MRI is widely utilized to assess structural brain abnormalities in high-risk newborns. MRI abnormalities during the neonatal period have been found to be related to later neurodevelopmental outcomes, particularly in infants presenting with HIE11,22). A recent study assessed the ability of neonatal MRI to predict neurodisability at 2 years in patients with neonatal seizures, finding that the risks of death or moderate to severe neurodevelopmental impairment were very low in the absence of major cerebral lesions on MRI in patients with HIE. In our study, infants with abnormal brain imaging findings were more likely to have abnormal outcomes than those with normal findings.
Of above these factors, treatable factors such as clinical or electrographic seizures, low Apgar score should be managed. Furthermore, preventive treatments including therapeutic hypothermia and prophylactic medicine are considered to improve neurologic outcomes in neonates with perinatal asphyxia if indicated.
In conclusion, despite the limitations of this study, which include the inclusion of a small number of patients, our findings validate the previously identified prognostic factors after perinatal asphyxia and also found out the risk factors for epilepsy in these patients. Clinical seizures, background activity of EEG, Apgar score at 1 and 5 minutes and abnormal brain imaging findings may be significantly associated with abnormal outcomes. Furthermore, poorer background activity of EEG, lower Apgar score at 5 minutes, clinical and electrographic seizures on EEG, and abnormal brain imaging findings may be related to the risk of developing epilepsy. Therefore, we should apply with long-term video EEG or amplitude integrated EEG in order to detect and management subtle clinical or electrographic seizures in neonates with perinatal asphyxia. Also, long-term, prospective studies with large number of patients are needed to evaluate more exact prognostic factors in neonates with perinatal asphyxia.

Notes

Conflicts of interest:
No potential conflict of interest relevant to this article was reported.

References

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Fig. 1

Flow chart of patients and outcomes.

kjped-59-440-g001
Table 1

Clinical characteristics in patients with normal and abnormal outcomes

kjped-59-440-i001
Characteristic Normal outcomes (n=59) Abnormal outcomes (n=27) P value
Sex >0.05
 Male 37 12
 Female 22 15
Age at seizure onset (day) 2.15±1.38 5.09±5.97 0.000*
Birth weight (g) 3,053±484 3,051±589 >0.05
Gestational age (wk) 38.46±2.04 38.61±1.08 >0.05
Apgar score
 At 1 minute 5.90±2.54 4.26±3.09 >0.05
 At 5 minutes 7.74±1.98 5.92±3.12 0.000*
Clinical seizure
 Absent 39 4 0.000*
 Present 20 23
Brain imaging 0.001*
 Normal 28 2
 Abnormal 31 21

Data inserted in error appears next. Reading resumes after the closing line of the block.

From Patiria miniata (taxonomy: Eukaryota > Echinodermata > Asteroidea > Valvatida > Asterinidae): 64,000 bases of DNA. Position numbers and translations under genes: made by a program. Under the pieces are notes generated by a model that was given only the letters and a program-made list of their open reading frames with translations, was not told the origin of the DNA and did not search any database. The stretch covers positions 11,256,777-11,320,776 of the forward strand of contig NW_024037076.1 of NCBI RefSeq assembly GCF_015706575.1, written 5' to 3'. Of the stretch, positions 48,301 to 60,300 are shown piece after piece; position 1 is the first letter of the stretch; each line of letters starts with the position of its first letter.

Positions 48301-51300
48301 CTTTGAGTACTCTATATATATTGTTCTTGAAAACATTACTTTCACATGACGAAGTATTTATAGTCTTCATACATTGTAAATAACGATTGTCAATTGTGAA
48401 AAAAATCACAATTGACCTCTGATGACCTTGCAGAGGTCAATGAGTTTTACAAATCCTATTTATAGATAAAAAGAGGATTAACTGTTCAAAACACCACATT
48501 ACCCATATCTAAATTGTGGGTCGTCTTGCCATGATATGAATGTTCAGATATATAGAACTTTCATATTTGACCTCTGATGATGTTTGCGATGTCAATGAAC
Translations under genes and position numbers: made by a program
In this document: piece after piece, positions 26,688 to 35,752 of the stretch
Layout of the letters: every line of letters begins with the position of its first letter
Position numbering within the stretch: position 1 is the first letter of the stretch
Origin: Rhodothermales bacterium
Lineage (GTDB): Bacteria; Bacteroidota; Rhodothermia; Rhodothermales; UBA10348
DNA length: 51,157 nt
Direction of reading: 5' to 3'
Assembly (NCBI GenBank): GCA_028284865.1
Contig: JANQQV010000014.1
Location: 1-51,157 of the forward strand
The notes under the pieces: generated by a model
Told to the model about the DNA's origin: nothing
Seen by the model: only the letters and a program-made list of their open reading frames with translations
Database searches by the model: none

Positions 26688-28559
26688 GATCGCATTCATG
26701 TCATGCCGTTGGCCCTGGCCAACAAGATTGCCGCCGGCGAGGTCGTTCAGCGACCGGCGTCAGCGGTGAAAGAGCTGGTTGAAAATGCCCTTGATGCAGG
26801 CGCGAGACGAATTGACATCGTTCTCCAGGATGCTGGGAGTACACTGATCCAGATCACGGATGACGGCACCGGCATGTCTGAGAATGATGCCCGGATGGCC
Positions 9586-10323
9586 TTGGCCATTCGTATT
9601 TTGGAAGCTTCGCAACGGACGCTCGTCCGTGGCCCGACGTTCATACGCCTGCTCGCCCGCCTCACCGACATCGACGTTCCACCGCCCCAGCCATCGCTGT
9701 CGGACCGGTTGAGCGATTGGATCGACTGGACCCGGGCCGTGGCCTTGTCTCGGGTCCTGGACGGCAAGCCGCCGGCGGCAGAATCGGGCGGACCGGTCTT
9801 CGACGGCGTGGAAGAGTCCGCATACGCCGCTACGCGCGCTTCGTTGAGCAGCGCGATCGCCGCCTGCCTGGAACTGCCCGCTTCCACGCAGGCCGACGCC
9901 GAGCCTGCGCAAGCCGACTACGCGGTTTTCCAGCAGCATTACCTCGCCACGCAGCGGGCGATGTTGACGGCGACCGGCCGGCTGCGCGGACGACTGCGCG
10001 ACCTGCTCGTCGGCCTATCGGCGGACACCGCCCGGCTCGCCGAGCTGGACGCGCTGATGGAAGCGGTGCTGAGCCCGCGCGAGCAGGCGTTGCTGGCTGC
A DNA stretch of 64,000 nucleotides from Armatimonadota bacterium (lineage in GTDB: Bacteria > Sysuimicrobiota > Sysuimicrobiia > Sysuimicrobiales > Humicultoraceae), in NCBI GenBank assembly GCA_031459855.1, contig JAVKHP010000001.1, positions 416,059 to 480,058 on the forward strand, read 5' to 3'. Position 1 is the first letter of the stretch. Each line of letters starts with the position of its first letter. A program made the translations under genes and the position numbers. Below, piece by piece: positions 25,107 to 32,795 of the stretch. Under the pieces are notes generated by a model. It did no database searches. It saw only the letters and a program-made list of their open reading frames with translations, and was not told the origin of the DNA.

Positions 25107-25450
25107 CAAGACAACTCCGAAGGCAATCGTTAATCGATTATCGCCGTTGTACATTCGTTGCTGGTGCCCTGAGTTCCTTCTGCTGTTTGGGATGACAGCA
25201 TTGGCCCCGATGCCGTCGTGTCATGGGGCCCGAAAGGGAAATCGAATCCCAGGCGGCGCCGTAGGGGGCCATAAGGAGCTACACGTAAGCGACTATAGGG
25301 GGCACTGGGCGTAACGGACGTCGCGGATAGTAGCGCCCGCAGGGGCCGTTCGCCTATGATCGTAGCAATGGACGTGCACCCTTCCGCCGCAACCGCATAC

EEG n=22 n=21
 Electrical seizure on EEG
  Absent 19 13 0.088
  Present 3 8
 Background activity of EEG
  Normal to mild 19 12 0.045*
  Moderate to severe 3 9

Values are presented as mean±standard deviation or number.

EEG, electroencephalography.

*P<0.05.

Table 2

Clinical characteristics in patients with and without epilepsy

kjped-59-440-i002
Characteristic With epilepsy (n=62) Without epilepsy (n=14) P value
Sex >0.05
 Male 38 7
 Female 24 7
Age at seizure onset (day) 3.47±4.22 3.07±3.33 >0.05
Birth weight (g) 3,001±537 3,111±448 >0.05
Gestational age (wk) 38.35±2.06 38.64±1.75 >0.05
Apgar score >0.05
 At 1 minute 5.84±2.62 4.30±2.97
 At 5 minutes 7.87±2.16 6.27±2.49
Clinical seizure
 Absent 41 0 0.000*
 Present 21 14
Brain imaging 0.000*
 Normal 30 0
 Abnormal 32 14
EEG n=25 n=14
 Electrical seizure on EEG
  Absent 22 8 0.047*
  Present 3 6
 Background activity of EEG
  Normal to mild 22 8 0.047*
  Moderate to severe 3 6

Values are presented as mean±standard deviation or number.

EEG, electroencephalography.

*P<0.05.

Table 3

Predictors of abnormal outcomes in infants with perinatal asphyxia

kjped-59-440-i003
Variable Univariate analysis Multivariate analysis
OR (95% CI) P value OR (95% CI) P value
Seizure
 Present 11.212 (3.408±36.885) 0.000* 0.000 >0.05
 Absent - -
Background activity on EEG
 Normal to mild - 0.021* 11.678 (1.168±116.716) 0.036*
 Moderate to severe 5.758 (1.299±25.512) -
Apgar score at 5 minutes 0.749 (0.614±0.913) 0.004* 0.595 (0.365±0.969) 0.037*
Age at clinical seizure onset (day) 1.245 (0.962±1.611) 0.095 2.242 (1.061±4.735) 0.034*
Brain imaging >0.05
 Normal - 0.003* 3.203 (0.100±102.288)
 Abnormal 5.657 (1.773±18.054) -

OR, odds ratio; CI, confidence interval; EEG, electroencephalography.

*P<0.05.

Table 4

Predictors of epilepsy in infants with perinatal asphyxia

kjped-59-440-i004
Variable Univariate analysis Multivariate analysis
OR (95% CI) P value OR (95% CI) P value
Electrical seizure
 Present - 0.037* 3.090 (0.477–20.024) >0.05
 Absent 5.500 (1.105–27.374) -
Background activity on EEG
 Normal to mild - 0.037* 3.090 (0.477–20.024) >0.05
 Moderate to severe 5.500 (1.105–27.374) -

OR, odds ratio; CI, confidence interval; EEG, electroencephalography.

*P<0.05.